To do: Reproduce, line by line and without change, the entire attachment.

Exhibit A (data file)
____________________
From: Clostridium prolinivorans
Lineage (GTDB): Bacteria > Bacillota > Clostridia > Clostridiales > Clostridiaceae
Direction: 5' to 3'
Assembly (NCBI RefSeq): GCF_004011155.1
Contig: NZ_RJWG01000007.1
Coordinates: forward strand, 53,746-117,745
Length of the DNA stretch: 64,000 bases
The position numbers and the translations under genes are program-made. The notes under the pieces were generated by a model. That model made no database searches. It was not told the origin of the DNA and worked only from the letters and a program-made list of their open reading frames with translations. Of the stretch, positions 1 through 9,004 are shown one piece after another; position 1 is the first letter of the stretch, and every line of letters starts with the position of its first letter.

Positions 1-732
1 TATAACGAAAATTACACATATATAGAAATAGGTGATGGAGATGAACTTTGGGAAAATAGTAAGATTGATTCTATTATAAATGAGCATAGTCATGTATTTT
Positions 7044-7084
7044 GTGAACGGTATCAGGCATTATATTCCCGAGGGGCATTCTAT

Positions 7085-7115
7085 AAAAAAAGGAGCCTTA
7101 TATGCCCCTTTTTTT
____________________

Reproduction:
From: Clostridium prolinivorans
Lineage (GTDB): Bacteria > Bacillota > Clostridia > Clostridiales > Clostridiaceae
Direction: 5' to 3'
Assembly (NCBI RefSeq): GCF_004011155.1
Contig: NZ_RJWG01000007.1
Coordinates: forward strand, 53,746-117,745
Length of the DNA stretch: 64,000 bases
The position numbers and the translations under genes are program-made. The notes under the pieces were generated by a model. That model made no database searches. It was not told the origin of the DNA and worked only from the letters and a program-made list of their open reading frames with translations. Of the stretch, positions 1 through 9,004 are shown one piece after another; position 1 is the first letter of the stretch, and every line of letters starts with the position of its first letter.

Positions 1-732
1 TATAACGAAAATTACACATATATAGAAATAGGTGATGGAGATGAACTTTGGGAAAATAGTAAGATTGATTCTATTATAAATGAGCATAGTCATGTATTTT
Positions 7044-7084
7044 GTGAACGGTATCAGGCATTATATTCCCGAGGGGCATTCTAT

Positions 7085-7115
7085 AAAAAAAGGAGCCTTA
7101 TATGCCCCTTTTTTT